Collage artists, throughout history, have dealt primarily in appropriation. They make work out of the material of other things, directly pulling from the conduits of contemporary thought. Their work is highly reactionary and emblematic in certain ways of the thoughts pertinent to their time- after World War I their work was about the failure of all classic structures and the absurdity of the world, after World War II and into the 60s it was about popular culture, increasing commerciality of the world, and more recently they have dealt with war, the internet, image culture, and even more commodification of daily life. The process of the collage artist is generally a negative reaction by way of amplification and elevation- by discussing these ideas in an “art space” and going out of their way to highlight the things they do not like, this opens up dialog on contemporary value.

This is almost directly in opposition to two values I strive for in my artwork- the artist’s hand and process, and glorification of the ideas the artists aspires to- the negative is dealt with by specifically not dwelling in it. So I make work glorifying that which I think is worth it, what I want to live up to, not spending more time than I already do on the things that bother me. And I do this in a process which deals directly with raw material, trying to find transcendence of material, create high levels of creative refinement, and so on. So, it is understandable that a medium which deals with things that bother the artist by using those things as the material might bother me.

The most opposite reaction to this I could think of, the clearest thing I could summon that said “I do not agree with this approach” was to draw photographs.

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I could spend an extremely long time talking about every single iteration of the process, because I worked a hell of a lot on this project and basically invented a process as I went along. However, I think the more interesting discussion through all of this and what I’ll spend my time on is the process in which I made these pieces.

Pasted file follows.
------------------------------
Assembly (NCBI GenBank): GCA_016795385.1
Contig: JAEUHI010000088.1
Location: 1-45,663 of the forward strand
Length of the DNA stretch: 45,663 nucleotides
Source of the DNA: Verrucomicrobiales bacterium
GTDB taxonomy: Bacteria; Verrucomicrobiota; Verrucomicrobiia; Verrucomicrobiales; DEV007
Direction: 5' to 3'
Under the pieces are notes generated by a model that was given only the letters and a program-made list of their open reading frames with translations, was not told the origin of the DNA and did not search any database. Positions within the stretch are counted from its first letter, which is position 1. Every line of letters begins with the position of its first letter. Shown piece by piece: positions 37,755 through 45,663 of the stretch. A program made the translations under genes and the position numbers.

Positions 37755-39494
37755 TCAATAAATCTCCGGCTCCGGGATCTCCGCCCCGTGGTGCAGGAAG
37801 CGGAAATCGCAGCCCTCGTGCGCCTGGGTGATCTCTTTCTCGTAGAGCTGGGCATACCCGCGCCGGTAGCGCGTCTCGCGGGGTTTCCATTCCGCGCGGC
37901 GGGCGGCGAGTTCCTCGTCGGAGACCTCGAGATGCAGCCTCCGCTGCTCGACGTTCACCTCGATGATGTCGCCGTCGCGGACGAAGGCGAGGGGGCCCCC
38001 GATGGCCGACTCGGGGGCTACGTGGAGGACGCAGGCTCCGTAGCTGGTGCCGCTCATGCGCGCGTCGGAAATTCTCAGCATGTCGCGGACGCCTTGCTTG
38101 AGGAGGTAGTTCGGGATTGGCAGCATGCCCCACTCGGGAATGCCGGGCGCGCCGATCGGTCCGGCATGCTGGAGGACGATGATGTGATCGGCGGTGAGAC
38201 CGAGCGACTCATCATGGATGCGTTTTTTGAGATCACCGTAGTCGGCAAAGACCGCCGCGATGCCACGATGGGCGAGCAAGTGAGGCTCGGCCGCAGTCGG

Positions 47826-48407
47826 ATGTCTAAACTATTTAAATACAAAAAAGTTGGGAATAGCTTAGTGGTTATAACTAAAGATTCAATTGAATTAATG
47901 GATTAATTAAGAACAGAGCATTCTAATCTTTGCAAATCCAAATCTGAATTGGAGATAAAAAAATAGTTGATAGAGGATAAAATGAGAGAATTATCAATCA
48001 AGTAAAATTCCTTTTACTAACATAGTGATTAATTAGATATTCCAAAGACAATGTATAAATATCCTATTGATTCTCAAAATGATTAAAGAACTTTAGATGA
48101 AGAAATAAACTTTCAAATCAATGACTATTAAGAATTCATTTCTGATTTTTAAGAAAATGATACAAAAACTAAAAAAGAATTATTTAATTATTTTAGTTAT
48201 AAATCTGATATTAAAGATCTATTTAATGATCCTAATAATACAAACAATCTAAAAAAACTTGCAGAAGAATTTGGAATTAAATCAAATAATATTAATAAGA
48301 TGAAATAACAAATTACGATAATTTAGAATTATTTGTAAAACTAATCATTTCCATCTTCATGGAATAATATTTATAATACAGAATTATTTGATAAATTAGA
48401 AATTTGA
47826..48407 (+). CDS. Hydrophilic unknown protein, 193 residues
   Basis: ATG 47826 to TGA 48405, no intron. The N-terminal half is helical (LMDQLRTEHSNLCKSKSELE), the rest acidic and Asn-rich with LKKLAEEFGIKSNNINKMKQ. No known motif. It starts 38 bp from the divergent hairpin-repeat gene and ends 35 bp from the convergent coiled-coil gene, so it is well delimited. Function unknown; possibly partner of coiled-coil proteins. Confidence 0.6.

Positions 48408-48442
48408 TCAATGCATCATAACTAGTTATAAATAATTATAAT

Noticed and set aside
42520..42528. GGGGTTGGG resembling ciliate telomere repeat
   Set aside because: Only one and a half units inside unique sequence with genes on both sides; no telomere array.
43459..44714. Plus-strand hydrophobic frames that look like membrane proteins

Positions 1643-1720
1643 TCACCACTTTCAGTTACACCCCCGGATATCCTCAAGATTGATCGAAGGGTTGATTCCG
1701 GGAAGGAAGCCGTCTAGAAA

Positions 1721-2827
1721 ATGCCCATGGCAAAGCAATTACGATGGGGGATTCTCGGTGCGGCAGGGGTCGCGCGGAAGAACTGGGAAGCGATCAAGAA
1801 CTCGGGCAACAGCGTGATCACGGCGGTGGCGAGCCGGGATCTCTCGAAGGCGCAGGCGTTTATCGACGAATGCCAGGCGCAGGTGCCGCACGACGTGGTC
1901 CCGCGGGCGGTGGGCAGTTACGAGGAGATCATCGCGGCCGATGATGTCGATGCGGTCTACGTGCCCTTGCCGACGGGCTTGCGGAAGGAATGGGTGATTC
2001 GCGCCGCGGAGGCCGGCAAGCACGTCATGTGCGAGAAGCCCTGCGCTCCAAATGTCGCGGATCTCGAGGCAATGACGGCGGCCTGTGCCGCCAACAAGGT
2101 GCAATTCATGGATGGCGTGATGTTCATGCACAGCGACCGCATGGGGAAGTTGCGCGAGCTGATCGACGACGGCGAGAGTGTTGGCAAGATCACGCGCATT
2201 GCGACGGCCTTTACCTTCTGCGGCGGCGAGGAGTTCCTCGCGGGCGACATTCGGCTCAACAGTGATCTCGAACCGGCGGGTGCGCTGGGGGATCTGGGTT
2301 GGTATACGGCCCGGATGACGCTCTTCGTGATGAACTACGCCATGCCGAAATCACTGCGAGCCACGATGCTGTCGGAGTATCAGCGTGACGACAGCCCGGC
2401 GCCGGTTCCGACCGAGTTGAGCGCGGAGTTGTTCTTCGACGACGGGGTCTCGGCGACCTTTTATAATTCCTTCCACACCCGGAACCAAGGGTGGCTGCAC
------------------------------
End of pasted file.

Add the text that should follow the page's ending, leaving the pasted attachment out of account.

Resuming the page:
This project was an absolute mess of themes. It has a lot of reference to pre-chemical photography light assisted drafting wherein people used lenses, ground class, camera obscuras, and a whole mess of other forced-perspective techniques in order to basically draw a scene in perfect perspective. It has references to the dialog of the artist’s hand in photography. It touches on reproduction and uniqueness of images. It goes all over the abstraction-representation spectrum, it even has slight references to plein-air “pavilions”, in which artists would sit and either paint by observation or use perspective assisting devices to basically make their own versions of the painting envisioned from that spot. It very very very directly is a material study of the capabilities and intrinsic qualities of charcoal, tracing paper, ink, photo paper, and large format view cameras.

I knew I was taking on a lot, but I basically had a clear idea of what I wanted the final product to look like.